The Hemphill farm was later divided and the site of the ancient ruin is now owned by D.W. Bennett and G. W. Tubbs. The location is four miles from the Bluff Point post office, just south of the old Fitzwater road, as shown on the east side of the road which turns off to the west. It can be further identified by a marker on the lot line on the east side of the road, as shown on the bend in the highway. No remains of the walls or pillars are now visible other than pile of large stone slabs in the hedge-row west of the marker.
Now as to proof, if any more is needed, that this communal home of a great people was not the work of the Indians: The Red men were all nomadic and as soon as wild game grew scare or local conditions became unfavorable, they would pull down their skin tepees, load their dunnage and patient squaws would tote their belongs to a new location. The lordly braves would not demean themselves by such menial labor. With the bucks abhorring routine work and squaws with household duties, it is inconceivable that the Indians could have built this structure covering 14 acres.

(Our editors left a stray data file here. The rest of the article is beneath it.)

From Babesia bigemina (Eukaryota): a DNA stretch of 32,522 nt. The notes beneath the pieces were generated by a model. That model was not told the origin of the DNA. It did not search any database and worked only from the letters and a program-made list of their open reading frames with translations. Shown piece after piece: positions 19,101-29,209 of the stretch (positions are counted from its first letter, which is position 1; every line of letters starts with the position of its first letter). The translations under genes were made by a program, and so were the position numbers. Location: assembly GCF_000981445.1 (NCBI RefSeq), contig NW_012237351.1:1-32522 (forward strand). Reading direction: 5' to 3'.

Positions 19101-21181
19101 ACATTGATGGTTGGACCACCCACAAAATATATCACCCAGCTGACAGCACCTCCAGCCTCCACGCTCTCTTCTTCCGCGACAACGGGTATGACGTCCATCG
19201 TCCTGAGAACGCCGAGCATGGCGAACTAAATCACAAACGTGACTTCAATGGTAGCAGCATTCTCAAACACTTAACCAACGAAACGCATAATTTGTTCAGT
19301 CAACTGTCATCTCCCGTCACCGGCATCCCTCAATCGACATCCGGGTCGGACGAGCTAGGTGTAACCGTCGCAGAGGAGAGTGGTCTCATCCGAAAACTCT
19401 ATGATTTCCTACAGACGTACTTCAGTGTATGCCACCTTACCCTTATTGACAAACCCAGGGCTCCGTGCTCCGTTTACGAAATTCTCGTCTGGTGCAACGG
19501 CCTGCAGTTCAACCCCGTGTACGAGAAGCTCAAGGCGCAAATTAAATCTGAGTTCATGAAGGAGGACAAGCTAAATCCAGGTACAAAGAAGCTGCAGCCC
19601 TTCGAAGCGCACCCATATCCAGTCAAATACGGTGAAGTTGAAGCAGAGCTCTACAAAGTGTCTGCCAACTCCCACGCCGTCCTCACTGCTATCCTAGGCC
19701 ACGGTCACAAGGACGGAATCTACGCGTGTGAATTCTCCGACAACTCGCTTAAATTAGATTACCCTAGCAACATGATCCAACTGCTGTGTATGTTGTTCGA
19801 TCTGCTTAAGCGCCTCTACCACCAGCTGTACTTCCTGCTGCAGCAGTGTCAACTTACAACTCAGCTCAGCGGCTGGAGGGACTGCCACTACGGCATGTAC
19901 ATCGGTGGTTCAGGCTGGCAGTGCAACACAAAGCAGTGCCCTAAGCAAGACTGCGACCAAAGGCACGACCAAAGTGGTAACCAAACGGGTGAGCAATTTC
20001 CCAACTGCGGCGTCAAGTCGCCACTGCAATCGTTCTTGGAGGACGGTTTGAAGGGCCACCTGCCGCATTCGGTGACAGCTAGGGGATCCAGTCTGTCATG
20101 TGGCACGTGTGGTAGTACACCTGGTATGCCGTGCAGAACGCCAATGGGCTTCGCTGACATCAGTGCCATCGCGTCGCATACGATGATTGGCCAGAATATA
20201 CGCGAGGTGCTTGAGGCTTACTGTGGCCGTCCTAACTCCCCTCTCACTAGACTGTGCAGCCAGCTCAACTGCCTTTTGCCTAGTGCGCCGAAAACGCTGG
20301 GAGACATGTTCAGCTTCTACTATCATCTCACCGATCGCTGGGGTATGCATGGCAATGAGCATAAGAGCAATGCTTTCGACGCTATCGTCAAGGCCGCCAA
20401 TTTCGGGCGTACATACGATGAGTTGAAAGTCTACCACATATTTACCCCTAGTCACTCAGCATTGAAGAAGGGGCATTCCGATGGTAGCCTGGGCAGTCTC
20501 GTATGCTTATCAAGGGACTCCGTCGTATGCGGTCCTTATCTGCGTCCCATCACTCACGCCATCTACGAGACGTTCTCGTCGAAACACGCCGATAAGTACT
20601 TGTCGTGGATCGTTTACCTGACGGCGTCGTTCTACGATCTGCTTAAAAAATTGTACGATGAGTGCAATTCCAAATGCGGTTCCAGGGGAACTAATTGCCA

Also, in no instance do we know of stone being used by the Indians in building their council houses. The Great House at the mouth of Kashong creek on Seneca Lake, which was destroyed by General Sullivan in the punitive war upon the Indians, was all logs, though all magnificent slabs of stones.

Reflects Work of Mayas

Easily might the builders of the Bluff Point structure have been descendent of the oldest and most patient artisans of the American continent, the Mayas, whose dispersion from southern Mexico and Central America took place in pre-Columbian times.
From the larger pillar mentioned in the preceding paragraph was plainly visible an ancient ruin some ten mile north, known as “Old Fort”. This fortification had been built in (missing text) which marks the early home of the Universal Friend, Jemima Wilkinson. Two of the followers of the Universal Friend, old residents, informed me that the Indians in that vicinity reported the ruins as being there long before their arrival in this region.